Functional (mathematics)

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Short description: Types of mappings in mathematics

The arc length functional has as its domain the vector space of rectifiable curves – a subspace of [math]\displaystyle{ C([0,1],\R^3) }[/math] – and outputs a real scalar. This is an example of a non-linear functional.
The Riemann integral is a linear functional on the vector space of functions defined on [a, b] that are Riemann-integrable from a to b.

In mathematics, a functional is a certain type of function. The exact definition of the term varies depending on the subfield (and sometimes even the author).

  • In linear algebra, it is synonymous with a linear form, which is a linear mapping from a vector space [math]\displaystyle{ V }[/math] into its field of scalars (that is, it is an element of the dual space [math]\displaystyle{ V^* }[/math])[1]
  • In functional analysis and related fields, it refers to a mapping from a space [math]\displaystyle{ X }[/math] into the field of real or complex numbers.[2][3] In functional analysis, the term linear functional is a synonym of linear form;[3][4][5] that is, it is a scalar-valued linear map. Depending on the author, such mappings may or may not be assumed to be linear, or to be defined on the whole space [math]\displaystyle{ X. }[/math][citation needed]
  • In computer science, it is synonymous with a higher-order function, which is a function that takes one or more functions as arguments or returns them.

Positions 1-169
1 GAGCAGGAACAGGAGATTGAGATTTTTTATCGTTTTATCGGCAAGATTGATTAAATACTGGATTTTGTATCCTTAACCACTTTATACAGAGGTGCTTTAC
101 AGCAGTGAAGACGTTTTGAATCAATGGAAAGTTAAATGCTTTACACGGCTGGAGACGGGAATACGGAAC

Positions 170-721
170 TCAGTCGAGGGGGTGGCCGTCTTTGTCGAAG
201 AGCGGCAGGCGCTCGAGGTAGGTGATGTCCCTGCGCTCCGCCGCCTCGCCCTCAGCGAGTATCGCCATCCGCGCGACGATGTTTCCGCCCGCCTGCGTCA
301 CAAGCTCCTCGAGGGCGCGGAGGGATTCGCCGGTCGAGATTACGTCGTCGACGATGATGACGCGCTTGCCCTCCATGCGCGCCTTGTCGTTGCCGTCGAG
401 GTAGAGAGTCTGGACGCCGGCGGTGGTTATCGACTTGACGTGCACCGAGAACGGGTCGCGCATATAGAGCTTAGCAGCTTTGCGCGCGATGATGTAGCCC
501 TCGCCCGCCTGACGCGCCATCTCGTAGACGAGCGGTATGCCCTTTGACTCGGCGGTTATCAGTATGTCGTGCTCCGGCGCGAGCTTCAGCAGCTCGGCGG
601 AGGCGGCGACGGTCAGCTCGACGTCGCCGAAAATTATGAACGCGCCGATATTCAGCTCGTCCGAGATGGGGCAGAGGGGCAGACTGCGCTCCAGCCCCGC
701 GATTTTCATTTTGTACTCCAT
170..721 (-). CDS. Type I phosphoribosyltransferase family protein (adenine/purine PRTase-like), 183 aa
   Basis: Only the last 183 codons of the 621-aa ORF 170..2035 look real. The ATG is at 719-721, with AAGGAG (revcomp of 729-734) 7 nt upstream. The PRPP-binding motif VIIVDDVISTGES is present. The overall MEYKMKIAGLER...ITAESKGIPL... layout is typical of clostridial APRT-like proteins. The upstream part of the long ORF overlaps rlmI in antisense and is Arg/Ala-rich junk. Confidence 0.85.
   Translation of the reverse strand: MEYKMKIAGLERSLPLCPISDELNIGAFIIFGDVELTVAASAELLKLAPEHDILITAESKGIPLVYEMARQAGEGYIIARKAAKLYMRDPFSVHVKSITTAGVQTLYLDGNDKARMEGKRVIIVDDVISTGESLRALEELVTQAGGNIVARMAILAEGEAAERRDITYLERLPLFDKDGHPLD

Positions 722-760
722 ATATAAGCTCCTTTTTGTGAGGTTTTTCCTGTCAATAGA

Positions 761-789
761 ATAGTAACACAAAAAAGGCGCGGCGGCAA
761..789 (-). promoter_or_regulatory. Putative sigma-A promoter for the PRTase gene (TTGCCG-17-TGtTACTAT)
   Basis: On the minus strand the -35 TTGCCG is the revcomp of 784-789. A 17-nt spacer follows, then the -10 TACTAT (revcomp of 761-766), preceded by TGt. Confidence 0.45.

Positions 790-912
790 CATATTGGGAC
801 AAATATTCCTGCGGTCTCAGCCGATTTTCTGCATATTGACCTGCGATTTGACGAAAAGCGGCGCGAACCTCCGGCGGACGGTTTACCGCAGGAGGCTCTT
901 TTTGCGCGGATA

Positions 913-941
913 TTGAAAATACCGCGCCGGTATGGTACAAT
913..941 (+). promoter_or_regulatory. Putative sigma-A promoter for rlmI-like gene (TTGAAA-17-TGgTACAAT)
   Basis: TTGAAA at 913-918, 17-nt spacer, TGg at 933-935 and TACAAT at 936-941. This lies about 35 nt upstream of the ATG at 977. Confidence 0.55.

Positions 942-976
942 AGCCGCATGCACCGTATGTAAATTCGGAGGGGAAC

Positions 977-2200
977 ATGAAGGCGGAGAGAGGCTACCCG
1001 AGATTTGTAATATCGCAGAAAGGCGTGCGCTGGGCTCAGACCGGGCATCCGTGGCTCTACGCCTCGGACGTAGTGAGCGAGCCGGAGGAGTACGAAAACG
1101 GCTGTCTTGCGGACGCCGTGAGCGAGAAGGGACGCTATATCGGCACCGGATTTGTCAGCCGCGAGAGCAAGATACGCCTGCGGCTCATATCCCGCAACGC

This article is mainly concerned with the second concept, which arose in the early 18th century as part of the calculus of variations. The first concept, which is more modern and abstract, is discussed in detail in a separate article, under the name linear form. The third concept is detailed in the computer science article on higher-order functions.

In the case where the space [math]\displaystyle{ X }[/math] is a space of functions, the functional is a "function of a function",[6] and some older authors actually define the term "functional" to mean "function of a function". However, the fact that [math]\displaystyle{ X }[/math] is a space of functions is not mathematically essential, so this older definition is no longer prevalent.[citation needed]

The term originates from the calculus of variations, where one searches for a function that minimizes (or maximizes) a given functional. A particularly important application in physics is search for a state of a system that minimizes (or maximizes) the action, or in other words the time integral of the Lagrangian.



The mapping [math]\displaystyle{ x_0 \mapsto f(x_0) }[/math] is a function, where [math]\displaystyle{ x_0 }[/math] is an argument of a function [math]\displaystyle{ f. }[/math] At the same time, the mapping of a function to the value of the function at a point [math]\displaystyle{ f \mapsto f(x_0) }[/math] is a functional; here, [math]\displaystyle{ x_0 }[/math] is a parameter.

Provided that [math]\displaystyle{ f }[/math] is a linear function from a vector space to the underlying scalar field, the above linear maps are dual to each other, and in functional analysis both are called linear functionals.

Definite integral

Integrals such as [math]\displaystyle{ f\mapsto I[f] = \int_{\Omega} H(f(x),f'(x),\ldots) \; \mu(\mathrm{d}x) }[/math] form a special class of functionals. They map a function [math]\displaystyle{ f }[/math] into a real number, provided that [math]\displaystyle{ H }[/math] is real-valued. Examples include

  • the area underneath the graph of a positive function [math]\displaystyle{ f }[/math] [math]\displaystyle{ f\mapsto\int_{x_0}^{x_1}f(x)\;\mathrm{d}x }[/math]
  • [math]\displaystyle{ L^p }[/math] norm of a function on a set [math]\displaystyle{ E }[/math] [math]\displaystyle{ f\mapsto \left(\int_E|f|^p \; \mathrm{d}x\right)^{1/p} }[/math]